- St. Anne provides a traditional Roman Catholic education, combining time-proven concepts of instruction and discipline with modern technologies and a contemporary understanding of childhood learning processes - in a safe atmosphere of support, encouragement, and close personal attention.
- St. Anne believes school children today need to be proficient in basic factual knowledge and develop the discipline necessary to learn.
- Modern educators stress “learning skills” and “self esteem.” St. Anne believes that students acquire these elements by addressing tangible facts, considering logical concepts, and using intelligent language. Through these methods, St. Anne teaches the skill of “thinking”.
- The curriculum developed at St. Anne offers a traditional, well-balanced core of subjects: art, computer training, English, foreign language, geography, grammar, history, literature, mathematics, music, natural sciences, phonics, physical education, reading, religion, social studies, spelling, and writing.
- Traditional literature appropriate to the age and ability of each child complements the use of textbooks. This provides children with reading materials of high quality, while stimulating their interest and introducing them to a rich literary heritage.
- The curriculum incorporates the best of the Western educational tradition with modern innovation in a creative, value-centered approach. Each student receives personalized instruction from teachers dedicated to the well-rounded development of the young mind.
- The School's goal is to impart the basic skills of reading, writing, speaking, listening, calculating, problem-solving, observing, measuring, estimating, critical reasoning, and discussion of great ideas and books, as well as appreciation of and participation in artistic activities such as music, drama, and the visual arts.
- All subjects are presented cumulatively, each level of difficulty building on previously acquired knowledge. Science is taught through field and laboratory studies, manipulation of objects, experiments and individual projects. Students progress logically through each aspect of mathematics, from counting and arithmetic to algebra and simple geometry. Computers, calculators and other learning devices enhance individual comprehension and provide enrichment. Computer instruction begins in kindergarten with students having access to the most recent technology. However, these computational aids are introduced only after basic understanding has been achieved.
- At St. Anne, a uniform dress code in Grades K-8 enhances classroom decorum, reduces peer pressure and reinforces the precept of school as a place of structure and learning.
- As a liberal arts program, St. Anne is concerned about teaching the traditional values of reverence for God, while promoting the development of character. These teachings include the quest for truth, honesty, respect for others, humility, good citizenship, encouragement of positive relationships, service to one's community and nation, discipline, acquiring knowledge and wisdom, and the pursuit of excellence in all endeavors.
- The School encourages a balance of the students' experience among academics, spirituality, physical well-being (including athletics), family involvement, and service to church and community. It instills in students an awareness of self and others as well as their civic responsibility to both community and country. Toward this end, St. Anne promotes religious, economic, and ethnic diversity in its student body.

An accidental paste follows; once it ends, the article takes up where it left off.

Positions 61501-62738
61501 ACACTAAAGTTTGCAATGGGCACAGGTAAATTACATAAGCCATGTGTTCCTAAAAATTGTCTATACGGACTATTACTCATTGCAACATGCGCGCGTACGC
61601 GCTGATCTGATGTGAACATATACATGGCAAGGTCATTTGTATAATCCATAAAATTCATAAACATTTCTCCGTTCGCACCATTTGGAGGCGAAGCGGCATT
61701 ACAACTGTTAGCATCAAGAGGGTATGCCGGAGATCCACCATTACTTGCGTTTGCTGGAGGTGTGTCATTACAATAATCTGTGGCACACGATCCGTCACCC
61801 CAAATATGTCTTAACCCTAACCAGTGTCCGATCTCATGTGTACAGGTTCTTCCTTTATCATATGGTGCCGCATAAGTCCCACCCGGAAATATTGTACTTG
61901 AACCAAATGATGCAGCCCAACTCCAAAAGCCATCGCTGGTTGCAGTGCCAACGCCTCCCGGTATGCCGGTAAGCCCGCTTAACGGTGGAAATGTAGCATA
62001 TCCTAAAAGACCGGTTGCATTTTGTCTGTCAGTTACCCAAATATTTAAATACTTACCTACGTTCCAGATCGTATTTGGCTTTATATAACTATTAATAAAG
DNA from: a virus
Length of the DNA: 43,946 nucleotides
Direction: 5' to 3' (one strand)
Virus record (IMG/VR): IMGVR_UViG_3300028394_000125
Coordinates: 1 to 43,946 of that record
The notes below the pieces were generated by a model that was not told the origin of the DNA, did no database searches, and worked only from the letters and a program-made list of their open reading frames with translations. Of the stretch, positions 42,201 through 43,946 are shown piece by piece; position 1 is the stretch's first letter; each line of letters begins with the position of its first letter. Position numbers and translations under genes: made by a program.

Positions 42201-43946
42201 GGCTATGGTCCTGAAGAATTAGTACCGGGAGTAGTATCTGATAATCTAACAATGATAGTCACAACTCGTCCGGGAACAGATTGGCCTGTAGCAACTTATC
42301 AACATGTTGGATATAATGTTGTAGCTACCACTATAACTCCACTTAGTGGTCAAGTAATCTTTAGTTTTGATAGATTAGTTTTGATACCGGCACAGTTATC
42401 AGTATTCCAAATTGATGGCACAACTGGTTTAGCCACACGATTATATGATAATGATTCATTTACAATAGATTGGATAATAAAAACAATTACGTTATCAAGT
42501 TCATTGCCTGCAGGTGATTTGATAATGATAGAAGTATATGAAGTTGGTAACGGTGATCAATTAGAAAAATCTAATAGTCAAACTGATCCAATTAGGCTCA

- In the history of the United States, private Catholic schools have been an extremely effective instrument of Christian education. These schools have been major contributors to the spreading of God's word and enabled the faithful to blend human affairs and activities with their religious values. In such private schools, the power of the Gospel has been brought to bear on thought patterns, standards of judgment, and norms of behavior. It is up to committed Christians to promote private Christian schools, doing everything possible to help establish and maintain them.
- St. Anne provides guidance to find answers to questions such as: “What does it mean to be an American?” and “What does it mean to be a Christian in America now?”
- Part of the meaning of being in the world is the realization that we are citizens of the world and in particular, American citizens. Every young person at St. Anne School who is growing toward maturity will become a full participant as a citizen in the civil body. Each student has a vital stake and interest in the society within which he lives. Each graduate of St. Anne is required to read, study, and discuss the major ideas of the Declaration of Independence and the Constitution of the United States of America. A study of these documents enables students to better understand society and to gain insights into the role that they might perform. This understanding, requiring a student to become knowledgeable of the past, comes at an exciting time for historical studies that offers new information and stimulating insights, particularly concerning the Revolutionary and early national periods. Knowledge and understanding of American history and citizenship will help this generation to build a better world for the future.